ADACHIThe results of the field test were helpful to convince people in the business divisions in Hitachi of the effectiveness of the technology. That was a big step. In fact, I didn't worry too much about the success of the test. I believed it should, as we had worked hard to elaborate on the technology. However, people in the business divisions who worked with us appeared to have been worried whether the test would really go well. So I was pleased to hear the opinions, after the field test, that "the technology has become convincing through the test" and "let's continue to work hard so that we can further expand the business."
TAKAHASHIOur team was less experienced in the subject of this research and, as we conducted the research, we were guided by a professor specialized in this topic. The professor's advices were impressive. At first, when Mr. ADACHI presented simulations, many of the comments the professor gave us were rather harsh.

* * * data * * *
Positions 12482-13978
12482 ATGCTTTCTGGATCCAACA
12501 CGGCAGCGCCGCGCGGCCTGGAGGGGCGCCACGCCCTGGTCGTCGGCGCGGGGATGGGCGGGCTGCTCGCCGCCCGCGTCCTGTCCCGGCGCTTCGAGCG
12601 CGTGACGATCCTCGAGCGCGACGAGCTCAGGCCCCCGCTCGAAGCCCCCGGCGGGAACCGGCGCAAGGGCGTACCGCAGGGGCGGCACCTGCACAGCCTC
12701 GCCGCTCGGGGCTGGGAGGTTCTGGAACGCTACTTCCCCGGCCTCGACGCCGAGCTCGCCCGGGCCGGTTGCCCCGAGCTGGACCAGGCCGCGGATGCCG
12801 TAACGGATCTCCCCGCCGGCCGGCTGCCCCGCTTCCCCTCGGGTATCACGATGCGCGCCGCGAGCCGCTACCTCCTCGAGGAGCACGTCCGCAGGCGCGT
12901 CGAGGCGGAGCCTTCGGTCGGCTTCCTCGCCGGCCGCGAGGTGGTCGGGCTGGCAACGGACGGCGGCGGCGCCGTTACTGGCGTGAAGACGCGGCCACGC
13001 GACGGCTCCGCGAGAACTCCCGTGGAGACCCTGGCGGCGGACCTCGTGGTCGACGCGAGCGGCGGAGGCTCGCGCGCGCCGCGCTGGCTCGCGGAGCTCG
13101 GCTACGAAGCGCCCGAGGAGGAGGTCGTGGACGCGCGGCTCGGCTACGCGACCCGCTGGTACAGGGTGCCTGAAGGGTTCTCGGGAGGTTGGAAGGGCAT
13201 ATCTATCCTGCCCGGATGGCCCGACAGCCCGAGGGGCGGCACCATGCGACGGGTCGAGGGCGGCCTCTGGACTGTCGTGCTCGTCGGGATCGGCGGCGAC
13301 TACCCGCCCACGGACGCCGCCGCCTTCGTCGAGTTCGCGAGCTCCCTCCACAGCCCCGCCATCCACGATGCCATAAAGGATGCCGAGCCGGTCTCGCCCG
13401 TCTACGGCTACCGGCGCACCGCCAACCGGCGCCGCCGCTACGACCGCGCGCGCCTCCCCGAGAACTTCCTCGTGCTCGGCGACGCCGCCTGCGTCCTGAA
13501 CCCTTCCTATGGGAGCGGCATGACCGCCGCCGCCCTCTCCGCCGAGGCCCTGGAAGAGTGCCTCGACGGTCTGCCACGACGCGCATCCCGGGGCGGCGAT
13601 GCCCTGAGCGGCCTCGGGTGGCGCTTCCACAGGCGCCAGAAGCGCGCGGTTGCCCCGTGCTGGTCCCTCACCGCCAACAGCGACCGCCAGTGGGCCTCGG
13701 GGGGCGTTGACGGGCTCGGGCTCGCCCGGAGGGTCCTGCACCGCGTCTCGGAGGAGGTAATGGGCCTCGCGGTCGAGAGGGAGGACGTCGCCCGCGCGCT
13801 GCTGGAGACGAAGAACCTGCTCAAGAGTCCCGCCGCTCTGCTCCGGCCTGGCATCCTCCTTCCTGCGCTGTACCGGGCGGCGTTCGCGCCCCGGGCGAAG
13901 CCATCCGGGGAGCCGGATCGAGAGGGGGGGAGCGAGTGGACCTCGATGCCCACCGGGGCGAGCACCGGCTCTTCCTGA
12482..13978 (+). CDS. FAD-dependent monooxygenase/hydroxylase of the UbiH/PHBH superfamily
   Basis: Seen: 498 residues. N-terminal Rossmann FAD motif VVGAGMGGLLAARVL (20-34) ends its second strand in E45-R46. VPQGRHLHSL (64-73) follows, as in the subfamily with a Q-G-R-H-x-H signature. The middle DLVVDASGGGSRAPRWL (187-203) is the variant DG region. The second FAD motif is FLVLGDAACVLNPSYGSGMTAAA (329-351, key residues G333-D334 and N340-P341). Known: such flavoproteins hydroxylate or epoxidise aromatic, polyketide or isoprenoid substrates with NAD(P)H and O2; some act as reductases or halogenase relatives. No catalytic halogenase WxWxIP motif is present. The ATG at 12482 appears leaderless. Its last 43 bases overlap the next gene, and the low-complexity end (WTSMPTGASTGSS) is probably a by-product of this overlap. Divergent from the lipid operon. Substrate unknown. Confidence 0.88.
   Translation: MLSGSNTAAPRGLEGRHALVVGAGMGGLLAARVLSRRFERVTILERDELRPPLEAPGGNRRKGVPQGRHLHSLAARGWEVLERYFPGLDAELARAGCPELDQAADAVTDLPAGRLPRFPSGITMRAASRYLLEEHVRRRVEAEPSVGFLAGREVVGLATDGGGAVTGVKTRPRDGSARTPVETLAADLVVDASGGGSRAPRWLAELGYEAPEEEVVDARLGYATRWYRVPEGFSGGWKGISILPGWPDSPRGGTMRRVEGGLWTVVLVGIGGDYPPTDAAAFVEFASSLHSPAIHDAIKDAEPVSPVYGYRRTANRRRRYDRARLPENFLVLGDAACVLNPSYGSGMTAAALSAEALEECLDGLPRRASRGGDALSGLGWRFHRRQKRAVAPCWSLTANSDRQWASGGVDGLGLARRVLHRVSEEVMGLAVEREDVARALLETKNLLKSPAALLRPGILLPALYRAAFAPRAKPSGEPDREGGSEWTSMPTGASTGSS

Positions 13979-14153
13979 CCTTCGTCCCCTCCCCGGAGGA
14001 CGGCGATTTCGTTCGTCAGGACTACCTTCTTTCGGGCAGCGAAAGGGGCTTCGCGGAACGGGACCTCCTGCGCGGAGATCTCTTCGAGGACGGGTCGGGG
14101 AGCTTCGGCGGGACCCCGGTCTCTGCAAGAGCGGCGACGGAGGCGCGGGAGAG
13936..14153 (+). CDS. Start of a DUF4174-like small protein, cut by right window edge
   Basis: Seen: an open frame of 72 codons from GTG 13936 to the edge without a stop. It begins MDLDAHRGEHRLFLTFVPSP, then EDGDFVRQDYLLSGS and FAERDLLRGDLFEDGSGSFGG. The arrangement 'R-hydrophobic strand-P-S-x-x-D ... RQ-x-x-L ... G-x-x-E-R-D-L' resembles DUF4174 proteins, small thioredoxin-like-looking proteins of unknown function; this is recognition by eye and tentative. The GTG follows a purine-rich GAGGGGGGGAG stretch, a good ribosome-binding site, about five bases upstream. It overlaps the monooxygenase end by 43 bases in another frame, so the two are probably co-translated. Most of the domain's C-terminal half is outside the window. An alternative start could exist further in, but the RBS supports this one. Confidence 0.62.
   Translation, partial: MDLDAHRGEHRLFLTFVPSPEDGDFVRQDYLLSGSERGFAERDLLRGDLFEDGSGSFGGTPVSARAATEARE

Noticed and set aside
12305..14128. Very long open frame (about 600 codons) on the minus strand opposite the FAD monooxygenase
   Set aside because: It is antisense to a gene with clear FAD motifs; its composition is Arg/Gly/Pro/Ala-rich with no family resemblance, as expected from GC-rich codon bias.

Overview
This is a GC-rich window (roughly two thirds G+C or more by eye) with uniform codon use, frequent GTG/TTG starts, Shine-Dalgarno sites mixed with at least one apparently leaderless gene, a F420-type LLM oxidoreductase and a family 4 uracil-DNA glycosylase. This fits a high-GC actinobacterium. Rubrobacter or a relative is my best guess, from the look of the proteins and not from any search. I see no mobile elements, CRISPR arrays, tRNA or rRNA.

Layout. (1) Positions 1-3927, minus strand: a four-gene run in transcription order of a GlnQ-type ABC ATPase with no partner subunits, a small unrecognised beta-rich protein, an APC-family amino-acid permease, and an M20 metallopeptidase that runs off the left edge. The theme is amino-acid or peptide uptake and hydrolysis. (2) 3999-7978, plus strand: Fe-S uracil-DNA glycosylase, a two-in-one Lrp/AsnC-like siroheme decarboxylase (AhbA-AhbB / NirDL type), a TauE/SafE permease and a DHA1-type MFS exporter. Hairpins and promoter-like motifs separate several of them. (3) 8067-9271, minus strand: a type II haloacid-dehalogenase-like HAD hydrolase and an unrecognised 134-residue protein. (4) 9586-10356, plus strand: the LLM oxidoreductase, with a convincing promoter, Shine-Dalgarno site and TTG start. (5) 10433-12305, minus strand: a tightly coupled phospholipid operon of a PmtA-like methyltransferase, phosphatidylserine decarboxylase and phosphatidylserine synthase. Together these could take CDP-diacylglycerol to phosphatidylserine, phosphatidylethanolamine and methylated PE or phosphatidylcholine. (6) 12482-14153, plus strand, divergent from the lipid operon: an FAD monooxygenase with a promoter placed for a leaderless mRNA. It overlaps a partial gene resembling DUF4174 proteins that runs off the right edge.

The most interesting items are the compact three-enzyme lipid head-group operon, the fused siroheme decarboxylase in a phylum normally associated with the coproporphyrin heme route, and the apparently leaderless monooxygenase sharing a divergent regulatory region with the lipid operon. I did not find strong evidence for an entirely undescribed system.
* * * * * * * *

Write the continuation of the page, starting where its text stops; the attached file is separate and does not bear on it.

ADACHIOn the desk study, we could make assumptions that were convenient for us. In reality, many things won't go as in simulations. So the professor, based on his experience, gave us various advices that were to the point. Based on such advices, we refined our research by repeatedly changing the assumptions for the simulations, and conducted the field test to prove that the technology would be practically applicable.
TAKAHASHIFinally, the professor said to us, "that looks good." We felt that this remark represented a recognition by a prominent specialist.
ADACHII think that, on actual sites, it is important to combine a variety of approaches on top of the leak surveys. Such approaches include quick repair of water leaks, early detection of leaks on a real-time basis, adjusting pressure, management of pipe networks, efficient replacement of pipes and water distribution control. As for the real-time detection of leaks and replacement of pipes, we will have to continue developing the technologies through field tests.